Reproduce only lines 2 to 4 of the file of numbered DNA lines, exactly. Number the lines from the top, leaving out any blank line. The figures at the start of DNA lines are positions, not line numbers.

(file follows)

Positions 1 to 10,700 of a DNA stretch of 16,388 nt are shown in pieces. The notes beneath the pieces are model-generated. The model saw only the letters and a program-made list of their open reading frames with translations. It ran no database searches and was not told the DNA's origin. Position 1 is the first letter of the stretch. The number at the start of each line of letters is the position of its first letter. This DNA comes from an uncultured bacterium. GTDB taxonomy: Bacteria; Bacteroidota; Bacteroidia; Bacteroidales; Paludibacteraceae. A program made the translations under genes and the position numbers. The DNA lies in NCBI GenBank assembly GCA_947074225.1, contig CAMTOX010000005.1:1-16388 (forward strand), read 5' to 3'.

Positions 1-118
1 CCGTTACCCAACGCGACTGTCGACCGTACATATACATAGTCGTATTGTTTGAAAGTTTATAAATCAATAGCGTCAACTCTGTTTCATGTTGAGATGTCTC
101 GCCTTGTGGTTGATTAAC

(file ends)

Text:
Positions 1-118
1 CCGTTACCCAACGCGACTGTCGACCGTACATATACATAGTCGTATTGTTTGAAAGTTTATAAATCAATAGCGTCAACTCTGTTTCATGTTGAGATGTCTC
101 GCCTTGTGGTTGATTAAC